Mr. WILSON (United Kingdom) agreed with the comment of the representative of the United States. He read the comments of the Government of the United Kingdom as contained in E/CN.4/85, page 91, and added that in his consideration the right place for an article of this nature would be in the Article concerning freedom of speech. He formally proposed adoption of this procedure and also pointed out that even persons who aimed at the destruction of human rights were entitled to certain forms of protection.
Mr. MALIK (Lebanon) was unable to agree with either the representative of the United States or the representative of the United Kingdom. He
E/CN.4/AC.1/SR.28 Page 5
considered that this was a most important article which simply aimed at rendering it impossible for any mischief-maker to invoke the Bill of Rights for his own protection while he was in the act of destroying or attempting to destroy the human rights of others. To condone such activity, would be unthinkable.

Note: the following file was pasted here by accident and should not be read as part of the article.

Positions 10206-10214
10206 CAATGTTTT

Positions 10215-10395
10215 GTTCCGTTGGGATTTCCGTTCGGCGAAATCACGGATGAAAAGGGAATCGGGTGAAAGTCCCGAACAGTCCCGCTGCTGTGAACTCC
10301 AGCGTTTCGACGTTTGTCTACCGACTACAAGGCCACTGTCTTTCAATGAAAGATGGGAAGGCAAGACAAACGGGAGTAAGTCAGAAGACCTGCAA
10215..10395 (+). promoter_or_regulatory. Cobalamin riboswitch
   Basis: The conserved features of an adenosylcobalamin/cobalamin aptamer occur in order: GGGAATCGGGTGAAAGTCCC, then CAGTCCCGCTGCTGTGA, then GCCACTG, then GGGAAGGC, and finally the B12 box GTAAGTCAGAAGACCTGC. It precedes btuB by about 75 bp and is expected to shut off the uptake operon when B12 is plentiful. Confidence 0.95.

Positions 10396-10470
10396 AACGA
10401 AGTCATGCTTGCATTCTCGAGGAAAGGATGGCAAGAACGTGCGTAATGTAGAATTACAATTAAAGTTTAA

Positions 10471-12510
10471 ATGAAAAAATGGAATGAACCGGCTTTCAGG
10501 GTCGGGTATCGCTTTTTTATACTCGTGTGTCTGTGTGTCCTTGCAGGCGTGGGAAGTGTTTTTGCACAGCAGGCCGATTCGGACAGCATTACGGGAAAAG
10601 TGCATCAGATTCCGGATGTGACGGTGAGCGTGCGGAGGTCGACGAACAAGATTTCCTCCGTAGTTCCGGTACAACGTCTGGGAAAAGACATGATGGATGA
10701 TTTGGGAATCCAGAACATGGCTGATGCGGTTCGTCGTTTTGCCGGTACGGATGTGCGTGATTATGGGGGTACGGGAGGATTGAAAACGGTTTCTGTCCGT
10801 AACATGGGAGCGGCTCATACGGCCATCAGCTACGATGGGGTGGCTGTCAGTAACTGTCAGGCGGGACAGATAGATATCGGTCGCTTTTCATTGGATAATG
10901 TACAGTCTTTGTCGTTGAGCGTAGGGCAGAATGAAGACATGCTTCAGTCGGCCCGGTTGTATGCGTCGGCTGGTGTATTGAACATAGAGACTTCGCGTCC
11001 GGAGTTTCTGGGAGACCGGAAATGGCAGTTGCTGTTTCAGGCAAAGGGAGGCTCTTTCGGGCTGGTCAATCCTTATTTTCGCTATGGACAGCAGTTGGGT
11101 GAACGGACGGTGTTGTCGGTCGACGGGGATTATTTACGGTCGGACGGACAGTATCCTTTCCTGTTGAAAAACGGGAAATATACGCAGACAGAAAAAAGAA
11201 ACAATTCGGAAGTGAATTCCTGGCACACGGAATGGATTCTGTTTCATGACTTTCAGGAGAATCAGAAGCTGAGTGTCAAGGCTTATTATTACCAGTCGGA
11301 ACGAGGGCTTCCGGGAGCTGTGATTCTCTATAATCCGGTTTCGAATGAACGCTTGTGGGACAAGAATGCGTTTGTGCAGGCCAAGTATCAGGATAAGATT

With reference to the comment of the government of the United Kingdom, he was inclined to agree to the deletion of the words "or state" in this article, since he felt that the arguments presented by the United Kingdom in this matter had some validity. However it might be preferable to leave the article as it stood,,
He explained that the formulation of the Article was based on the concept of checking and preventing the growth of nascent Nazi, fascist or other totalitarian ideologies. The purpose of the Article, therefore, was to inform such parties that their activities would have to be consistent with the principles of the Covenant and that they could expect no proposition under this Article.
He could not agree with the representative of the United Kingdom that the correct place for this Article would be in the Article concerning freedom of speech, since it covered other activities, such as public meetings, etc.
It Was decided by five votes to two with one abstention to include